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Conclusions and recommendations of the Committee against Torture, Guatemala, U.N. Doc. A/51/44, paras. 42-57 (1996).



Convention Abbreviation: CAT


Conclusions and recommendations of the Committee against Torture

B. Guatemala

42. The Committee considered the initial report of Guatemala (CAT/C/12/Add.5 and 6) at its 232nd and 233rd meetings, on 16 November 1995 (CAT/C/SR.232 and 233/Add.1 and 3), and has adopted the following conclusions and recommendations:

1. Introduction
43. The Committee thanks the Government of Guatemala for its report. It also listened with great interest to the informative oral statement made by its representatives. The Committee wishes to thank them for their replies and for the spirit of openness and cooperation in which the dialogue took place.

2. Positive aspects
44. The Committee welcomes the honesty and frankness of the report acknowledging that torture occurs in Guatemala.

45. The Committee considers that the present peace process and the Government of Guatemala's cooperation with the United Nations are signs of progress.

46. The Committee welcomes the legal changes that have been made by the State party, including the definition of torture and penalties associated with that crime which are incorporated into the penal law. The Committee is also pleased to note that the Government of Guatemala has amended the Code of Criminal Procedure to deal with human rights breaches, and that it has abolished the military commissioners.

47. The Committee also welcomes the creation of various organs to reinforce human rights, including the Procurator for Human Rights, the Presidential Coordinating Committee for Government Human Rights Policy and national human rights committees.

48. The Committee is pleased to note Guatemala's commitment to human rights education.

49. The Committee is pleased to learn that Guatemala has begun the process of making the declaration under article 22 of the Convention and that its representatives do not see any obstacle to such a declaration.

3. Factors and difficulties impeding the application
of the Convention

50. The Committee acknowledges that Guatemala is in a difficult situation since the civil democratic Government is obstructed in its action by a deeply entrenched army and police culture.

51. The Committee also takes note of the wide disparity in the distribution of the economic wealth in the country creating conditions that may tend towards confrontation between the law enforcement organs and those parts of the population which are at the lowest end of the economic and social scale. In this respect, the Committee wishes to underline that the individual recourse procedure provided for under article 22 of the Convention would constitute a useful preventive measure once it has been accepted by the Government.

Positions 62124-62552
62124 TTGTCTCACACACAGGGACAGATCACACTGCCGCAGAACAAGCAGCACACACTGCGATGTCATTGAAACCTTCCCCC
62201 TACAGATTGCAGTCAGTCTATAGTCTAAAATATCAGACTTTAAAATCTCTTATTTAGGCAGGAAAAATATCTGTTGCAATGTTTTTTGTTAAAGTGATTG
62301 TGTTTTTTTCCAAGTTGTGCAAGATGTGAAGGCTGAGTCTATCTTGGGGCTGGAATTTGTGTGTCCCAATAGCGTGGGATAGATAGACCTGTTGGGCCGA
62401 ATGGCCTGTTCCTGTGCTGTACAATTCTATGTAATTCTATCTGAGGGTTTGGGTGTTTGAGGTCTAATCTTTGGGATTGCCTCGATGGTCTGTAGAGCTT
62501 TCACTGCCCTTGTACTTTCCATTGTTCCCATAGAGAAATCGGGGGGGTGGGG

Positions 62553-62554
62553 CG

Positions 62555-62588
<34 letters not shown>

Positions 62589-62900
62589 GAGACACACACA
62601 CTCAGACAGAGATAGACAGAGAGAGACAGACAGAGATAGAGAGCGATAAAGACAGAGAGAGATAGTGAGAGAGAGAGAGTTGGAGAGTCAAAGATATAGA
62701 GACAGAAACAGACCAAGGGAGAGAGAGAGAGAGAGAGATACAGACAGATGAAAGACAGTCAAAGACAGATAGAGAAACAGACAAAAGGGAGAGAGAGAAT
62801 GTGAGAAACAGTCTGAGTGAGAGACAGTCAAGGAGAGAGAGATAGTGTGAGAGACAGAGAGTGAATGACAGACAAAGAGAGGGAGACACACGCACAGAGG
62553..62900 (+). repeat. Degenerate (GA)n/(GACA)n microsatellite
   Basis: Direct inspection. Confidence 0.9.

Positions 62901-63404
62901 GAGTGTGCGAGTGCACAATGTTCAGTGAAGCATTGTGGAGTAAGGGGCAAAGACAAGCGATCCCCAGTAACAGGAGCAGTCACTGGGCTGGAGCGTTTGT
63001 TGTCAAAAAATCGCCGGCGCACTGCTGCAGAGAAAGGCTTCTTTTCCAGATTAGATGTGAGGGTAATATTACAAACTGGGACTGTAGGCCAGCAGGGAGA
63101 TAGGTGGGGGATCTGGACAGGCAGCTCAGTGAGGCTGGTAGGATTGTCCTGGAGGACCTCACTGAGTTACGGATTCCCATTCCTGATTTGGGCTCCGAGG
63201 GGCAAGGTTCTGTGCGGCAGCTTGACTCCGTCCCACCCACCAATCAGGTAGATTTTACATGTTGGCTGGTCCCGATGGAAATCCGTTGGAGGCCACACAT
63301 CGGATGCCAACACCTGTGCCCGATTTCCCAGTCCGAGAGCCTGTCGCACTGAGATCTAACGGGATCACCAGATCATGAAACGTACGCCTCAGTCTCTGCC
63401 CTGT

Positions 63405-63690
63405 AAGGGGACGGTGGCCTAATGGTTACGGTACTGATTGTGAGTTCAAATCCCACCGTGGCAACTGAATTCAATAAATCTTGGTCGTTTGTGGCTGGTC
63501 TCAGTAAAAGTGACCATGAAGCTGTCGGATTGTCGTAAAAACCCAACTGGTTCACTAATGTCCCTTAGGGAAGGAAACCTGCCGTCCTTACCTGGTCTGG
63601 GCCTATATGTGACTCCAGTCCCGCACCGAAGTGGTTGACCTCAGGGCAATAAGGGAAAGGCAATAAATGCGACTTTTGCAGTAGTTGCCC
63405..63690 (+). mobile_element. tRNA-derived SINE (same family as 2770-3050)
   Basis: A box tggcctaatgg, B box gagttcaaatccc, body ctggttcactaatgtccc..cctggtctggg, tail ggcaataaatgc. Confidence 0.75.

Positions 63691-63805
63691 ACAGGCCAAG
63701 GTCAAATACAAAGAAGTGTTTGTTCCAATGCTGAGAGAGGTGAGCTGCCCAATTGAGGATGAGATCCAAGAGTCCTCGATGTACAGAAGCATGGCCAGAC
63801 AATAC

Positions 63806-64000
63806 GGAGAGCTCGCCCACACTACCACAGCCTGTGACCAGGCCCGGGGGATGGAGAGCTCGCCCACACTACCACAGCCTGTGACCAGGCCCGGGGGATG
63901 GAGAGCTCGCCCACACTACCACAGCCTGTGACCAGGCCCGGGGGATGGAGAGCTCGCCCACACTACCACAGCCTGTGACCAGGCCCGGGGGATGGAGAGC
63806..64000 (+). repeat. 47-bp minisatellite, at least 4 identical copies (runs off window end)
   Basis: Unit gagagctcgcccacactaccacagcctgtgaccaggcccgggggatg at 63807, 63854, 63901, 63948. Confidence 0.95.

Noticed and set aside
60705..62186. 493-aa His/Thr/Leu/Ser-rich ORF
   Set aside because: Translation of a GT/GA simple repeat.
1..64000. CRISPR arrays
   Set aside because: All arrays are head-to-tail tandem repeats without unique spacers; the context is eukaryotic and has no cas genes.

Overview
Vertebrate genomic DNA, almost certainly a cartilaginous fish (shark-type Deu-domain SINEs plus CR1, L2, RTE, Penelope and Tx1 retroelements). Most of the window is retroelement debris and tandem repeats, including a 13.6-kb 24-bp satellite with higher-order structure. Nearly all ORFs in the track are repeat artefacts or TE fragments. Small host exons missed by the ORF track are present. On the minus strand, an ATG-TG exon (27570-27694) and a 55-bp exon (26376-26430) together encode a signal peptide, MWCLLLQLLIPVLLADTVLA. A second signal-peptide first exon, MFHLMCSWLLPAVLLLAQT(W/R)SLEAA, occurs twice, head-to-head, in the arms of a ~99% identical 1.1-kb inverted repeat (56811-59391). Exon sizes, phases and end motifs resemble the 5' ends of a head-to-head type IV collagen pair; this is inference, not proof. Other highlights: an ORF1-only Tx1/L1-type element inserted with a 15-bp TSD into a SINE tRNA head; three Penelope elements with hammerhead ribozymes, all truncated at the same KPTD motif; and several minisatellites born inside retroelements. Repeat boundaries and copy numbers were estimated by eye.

52. The Committee considers that the right of the citizens to carry fire-arms, which is enshrined in the Constitution, may be regarded as a potential obstacle to a full implementation of the Convention.

4. Subjects of concern
53. The Committee notes with deep concern that torture and other cruel, inhuman or degrading treatment or punishment appear to be endemic in Guatemala, and to include many children among its victims.

54. The Committee is equally concerned at the State's continued failure promptly and impartially to investigate and prosecute those responsible for an act of torture and ill-treatment.

55. The de facto impunity for perpetrators of torture resulting from the above-mentioned facts and the weakness shown by the judicial, administrative and police authorities in enforcing the law is likewise a matter of deep concern to the Committee.

56. The Committee is also concerned at the fact that paramilitary groups and private defence patrols still exist and operate in Guatemala.

5. Recommendations
57. The Committee recommends that the Government of Guatemala take the following measures:

(a) Strengthening, in a more significant manner, the activities of the Procuracy of Human Rights;

(b) Organizing intensive programmes of technical training for the police, prosecutors and judges;

(c) Providing means and material resources that are necessary for public law enforcement officials to fulfil their mandates;

(d) Adopting measures providing for an effective coordination between the police and the prosecutors;

(e) Protecting witnesses, judges and prosecutors from threats and intimidations;

(f) Imposing severe sanctions for those public officials who do not comply with their duty of applying the law;

(g) Completely abolishing the so-called Voluntary Committees of Civic Defence;

(h) Changing the legal provisions concerning the military jurisdiction, in order to limit the jurisdiction of military judges exclusively to military crimes;

(i) Reducing the authorization to carry fire-arms to the minimum strictly indispensable.

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